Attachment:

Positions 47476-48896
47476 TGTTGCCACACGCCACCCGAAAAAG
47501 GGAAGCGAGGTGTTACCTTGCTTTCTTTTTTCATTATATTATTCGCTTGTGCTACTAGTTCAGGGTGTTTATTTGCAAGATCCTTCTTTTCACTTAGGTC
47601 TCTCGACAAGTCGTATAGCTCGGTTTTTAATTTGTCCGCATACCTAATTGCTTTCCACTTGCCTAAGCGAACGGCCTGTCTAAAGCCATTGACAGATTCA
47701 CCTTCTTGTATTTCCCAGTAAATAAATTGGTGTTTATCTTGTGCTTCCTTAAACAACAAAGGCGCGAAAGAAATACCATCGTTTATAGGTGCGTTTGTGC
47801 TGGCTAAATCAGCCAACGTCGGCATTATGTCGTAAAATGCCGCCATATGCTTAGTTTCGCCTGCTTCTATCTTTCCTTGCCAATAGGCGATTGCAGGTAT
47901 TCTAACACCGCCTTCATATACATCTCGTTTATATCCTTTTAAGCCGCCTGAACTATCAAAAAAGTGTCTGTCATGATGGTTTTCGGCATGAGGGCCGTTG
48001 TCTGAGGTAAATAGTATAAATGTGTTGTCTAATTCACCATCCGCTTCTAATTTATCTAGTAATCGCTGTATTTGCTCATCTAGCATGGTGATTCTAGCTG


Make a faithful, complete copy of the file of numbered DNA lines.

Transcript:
Positions 47476-48896
47476 TGTTGCCACACGCCACCCGAAAAAG
47501 GGAAGCGAGGTGTTACCTTGCTTTCTTTTTTCATTATATTATTCGCTTGTGCTACTAGTTCAGGGTGTTTATTTGCAAGATCCTTCTTTTCACTTAGGTC
47601 TCTCGACAAGTCGTATAGCTCGGTTTTTAATTTGTCCGCATACCTAATTGCTTTCCACTTGCCTAAGCGAACGGCCTGTCTAAAGCCATTGACAGATTCA
47701 CCTTCTTGTATTTCCCAGTAAATAAATTGGTGTTTATCTTGTGCTTCCTTAAACAACAAAGGCGCGAAAGAAATACCATCGTTTATAGGTGCGTTTGTGC
47801 TGGCTAAATCAGCCAACGTCGGCATTATGTCGTAAAATGCCGCCATATGCTTAGTTTCGCCTGCTTCTATCTTTCCTTGCCAATAGGCGATTGCAGGTAT
47901 TCTAACACCGCCTTCATATACATCTCGTTTATATCCTTTTAAGCCGCCTGAACTATCAAAAAAGTGTCTGTCATGATGGTTTTCGGCATGAGGGCCGTTG
48001 TCTGAGGTAAATAGTATAAATGTGTTGTCTAATTCACCATCCGCTTCTAATTTATCTAGTAATCGCTGTATTTGCTCATCTAGCATGGTGATTCTAGCTG